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Jakarta Post

Cautiously optimistic for Asian economies in 2014

  • Rajv Biswas

    The Jakarta Post

Singapore   /   Tue, January 7, 2014   /  03:33 pm

The storm clouds that have been hanging over the global economy in recent years are forecast to gradually recede in 2014, with growth prospects improving for the United States, European Union and the Asia Pacific. Economic growth in the Asia-Pacific region is forecast to strengthen in 2014, supported by a rebound in East Asian exports, driven by an upturn in the US and EU.

However, the Asia-Pacific outlook is clouded by political risks which continue to create uncertainties in a number of countries; notably India, Indonesia and Thailand which are facing national elections in 2014.

In the US, GDP growth is forecast to increase from 1.8 per cent in 2013 to 2.5 per cent in 2014, boosted by an upturn in private consumption, residential construction and private investment.

US industry will continue to benefit from low US domestic natural gas prices, helped by the shale gas boom, which has also helped to lower US electricity prices and make US manufacturing more competitive.

Eurozone GDP growth is forecast to recover from 0.4 per cent contraction in 2013 to 0.8 per cent growth in 2014, led by an upturn in Germany, the EU'€™s largest economy. The EU recovery in 2014 will also be helped by the rebound in the UK economy, with UK economic growth strengthening from 1.4 per cent in 2013 to 2.6 per cent in 2014.

Meanwhile, Asia'€™s two largest economies, China and Japan, are expected to continue to show sustained expansion. Chinese GDP growth is forecast to improve from 7.8 per cent in 2013 to 8.1 per cent in 2014, helped by stronger growth in exports and continued robust consumer demand. The Japanese economy is projected to grow at 1.8 per cent in 2014, broadly similar to the pace of growth in 2013.

With economic growth showing some increase in all four of the world'€™s largest economies, global economic growth is forecast to rise from 2.5 per cent in 2013 to 3.3 per cent in 2014. This upturn in world growth will also drive a rebound in world trade, with growth in world containerised trade forecast to rebound from a sluggish 2.1 per cent growth rate in 2013 to 4.7 per cent growth in 2014.

With many of Asia'€™s industrial economies continuing to have a high share of exports in total GDP, including South Korea, Malaysia, Singapore and Thailand, the improving outlook for East Asian exports will be an important growth driver for much of East Asia.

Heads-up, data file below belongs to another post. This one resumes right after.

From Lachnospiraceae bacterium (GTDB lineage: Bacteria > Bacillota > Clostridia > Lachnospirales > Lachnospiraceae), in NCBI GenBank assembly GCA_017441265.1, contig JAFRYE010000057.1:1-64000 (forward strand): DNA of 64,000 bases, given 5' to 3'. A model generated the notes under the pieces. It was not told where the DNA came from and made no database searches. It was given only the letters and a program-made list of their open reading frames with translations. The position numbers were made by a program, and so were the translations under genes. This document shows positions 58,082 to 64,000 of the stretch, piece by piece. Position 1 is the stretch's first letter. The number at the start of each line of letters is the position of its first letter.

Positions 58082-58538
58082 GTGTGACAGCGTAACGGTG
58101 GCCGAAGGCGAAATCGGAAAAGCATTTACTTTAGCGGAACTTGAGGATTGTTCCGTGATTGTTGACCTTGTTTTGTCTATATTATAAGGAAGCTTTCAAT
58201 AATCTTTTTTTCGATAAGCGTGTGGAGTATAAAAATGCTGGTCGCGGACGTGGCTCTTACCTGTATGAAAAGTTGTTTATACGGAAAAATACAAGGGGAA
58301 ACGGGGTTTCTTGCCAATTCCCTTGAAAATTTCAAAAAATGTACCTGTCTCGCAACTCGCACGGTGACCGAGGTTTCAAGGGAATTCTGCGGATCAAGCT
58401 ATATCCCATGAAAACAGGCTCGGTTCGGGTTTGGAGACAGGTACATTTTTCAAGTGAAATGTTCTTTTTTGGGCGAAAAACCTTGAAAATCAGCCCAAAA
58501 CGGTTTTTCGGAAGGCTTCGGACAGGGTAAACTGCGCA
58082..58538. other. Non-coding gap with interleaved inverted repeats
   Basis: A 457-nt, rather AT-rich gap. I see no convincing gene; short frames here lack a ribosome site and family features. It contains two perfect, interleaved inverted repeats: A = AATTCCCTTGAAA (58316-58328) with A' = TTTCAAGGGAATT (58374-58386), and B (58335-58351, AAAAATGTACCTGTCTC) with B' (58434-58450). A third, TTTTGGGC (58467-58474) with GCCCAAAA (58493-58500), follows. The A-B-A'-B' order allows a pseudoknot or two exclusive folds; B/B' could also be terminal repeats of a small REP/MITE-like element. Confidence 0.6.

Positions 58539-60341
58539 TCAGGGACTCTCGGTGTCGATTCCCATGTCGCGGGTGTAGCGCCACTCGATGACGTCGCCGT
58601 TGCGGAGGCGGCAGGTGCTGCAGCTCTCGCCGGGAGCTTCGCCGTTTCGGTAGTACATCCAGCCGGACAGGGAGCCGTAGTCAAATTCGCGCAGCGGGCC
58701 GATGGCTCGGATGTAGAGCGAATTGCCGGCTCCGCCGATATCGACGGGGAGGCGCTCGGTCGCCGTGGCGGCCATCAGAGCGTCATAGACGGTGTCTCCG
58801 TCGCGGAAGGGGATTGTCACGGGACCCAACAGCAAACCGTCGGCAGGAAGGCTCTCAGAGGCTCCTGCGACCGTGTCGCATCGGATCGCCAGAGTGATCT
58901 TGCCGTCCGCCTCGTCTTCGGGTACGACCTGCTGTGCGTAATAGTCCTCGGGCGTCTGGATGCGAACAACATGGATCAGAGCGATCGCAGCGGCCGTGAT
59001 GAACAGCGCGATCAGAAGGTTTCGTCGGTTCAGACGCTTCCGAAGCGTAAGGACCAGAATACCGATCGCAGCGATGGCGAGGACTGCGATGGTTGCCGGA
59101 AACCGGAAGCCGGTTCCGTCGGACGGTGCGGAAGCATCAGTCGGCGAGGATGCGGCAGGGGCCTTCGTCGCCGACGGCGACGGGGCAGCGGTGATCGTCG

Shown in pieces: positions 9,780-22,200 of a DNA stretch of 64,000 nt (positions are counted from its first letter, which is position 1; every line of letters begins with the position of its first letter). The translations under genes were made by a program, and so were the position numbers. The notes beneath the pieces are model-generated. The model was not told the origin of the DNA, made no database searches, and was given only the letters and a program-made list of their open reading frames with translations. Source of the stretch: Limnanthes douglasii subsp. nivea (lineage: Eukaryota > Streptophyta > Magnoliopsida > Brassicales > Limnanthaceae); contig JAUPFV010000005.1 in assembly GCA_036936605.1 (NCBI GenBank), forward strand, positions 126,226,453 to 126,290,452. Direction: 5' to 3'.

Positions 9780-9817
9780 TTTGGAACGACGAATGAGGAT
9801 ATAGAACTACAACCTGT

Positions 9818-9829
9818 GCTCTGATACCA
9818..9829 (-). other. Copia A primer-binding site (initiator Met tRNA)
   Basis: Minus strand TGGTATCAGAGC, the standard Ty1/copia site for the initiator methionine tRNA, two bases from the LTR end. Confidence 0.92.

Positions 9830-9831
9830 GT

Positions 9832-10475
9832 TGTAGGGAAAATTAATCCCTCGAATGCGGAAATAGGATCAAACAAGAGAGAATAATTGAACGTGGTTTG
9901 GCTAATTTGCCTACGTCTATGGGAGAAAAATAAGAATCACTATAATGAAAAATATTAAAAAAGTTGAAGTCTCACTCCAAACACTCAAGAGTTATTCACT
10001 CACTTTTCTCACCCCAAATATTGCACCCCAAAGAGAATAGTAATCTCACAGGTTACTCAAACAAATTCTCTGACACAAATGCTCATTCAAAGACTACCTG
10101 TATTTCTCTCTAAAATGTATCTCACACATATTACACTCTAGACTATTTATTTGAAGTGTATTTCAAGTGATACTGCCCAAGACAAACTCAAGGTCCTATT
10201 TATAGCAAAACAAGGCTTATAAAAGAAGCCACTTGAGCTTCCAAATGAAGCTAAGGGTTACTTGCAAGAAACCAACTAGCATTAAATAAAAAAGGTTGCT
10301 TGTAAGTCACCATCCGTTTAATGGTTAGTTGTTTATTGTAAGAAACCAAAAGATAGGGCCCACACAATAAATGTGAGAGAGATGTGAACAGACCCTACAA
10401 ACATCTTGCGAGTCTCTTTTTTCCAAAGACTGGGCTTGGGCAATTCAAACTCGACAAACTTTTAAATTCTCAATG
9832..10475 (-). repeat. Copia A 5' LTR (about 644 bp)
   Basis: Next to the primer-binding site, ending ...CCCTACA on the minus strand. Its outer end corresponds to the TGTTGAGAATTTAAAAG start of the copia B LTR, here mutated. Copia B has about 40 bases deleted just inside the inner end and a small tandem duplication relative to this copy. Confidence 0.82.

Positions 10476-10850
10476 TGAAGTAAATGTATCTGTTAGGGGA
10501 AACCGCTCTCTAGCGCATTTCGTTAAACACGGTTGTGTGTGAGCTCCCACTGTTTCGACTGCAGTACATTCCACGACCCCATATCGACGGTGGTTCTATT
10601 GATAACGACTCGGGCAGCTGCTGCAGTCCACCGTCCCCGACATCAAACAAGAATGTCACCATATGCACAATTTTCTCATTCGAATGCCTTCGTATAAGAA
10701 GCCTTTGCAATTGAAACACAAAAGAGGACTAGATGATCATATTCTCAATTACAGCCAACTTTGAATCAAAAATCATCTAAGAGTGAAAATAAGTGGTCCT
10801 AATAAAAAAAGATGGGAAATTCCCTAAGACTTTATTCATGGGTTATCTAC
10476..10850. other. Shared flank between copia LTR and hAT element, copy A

The economic outlook for China is also helped by the improving prospects for the US and EU, which remain key export markets for China.

Exports have been one of the main growth engines of the Chinese economy over the last two decades, and the upturn in world trade will support stronger Chinese export growth in 2014, creating positive transmission effects throughout the supply chain of Chinese small and medium enterprises producing export-related goods and services.

The outlook for sustained strong Chinese economic growth in 2014 is also supported by continued large-scale infrastructure spending on urban development and transportation networks, including a major new investment program for the development of '€˜smart cities'€™ in China.

Two key megatrends that will support Chinese economic growth over the medium term are the sustained strong growth of Chinese consumer spending, helped by rapidly growing household disposable incomes, and the continued urbanisation of China, with another 300 million people projected to live in urbanised areas by 2030.

China is already the world'€™s second largest economy, and with rapid growth of over 8 per cent forecast for both 2014 and 2015, China will continue to provide a fast-growing export market for the rest of the Asia Pacific. Association of Southeast Asian Nations (Asean) exports to China have been growing at an average annual rate of over 20 per cent per year over the last decade, and strong Asean-China bilateral trade will continue to be an important export growth market for both Asean countries and for China.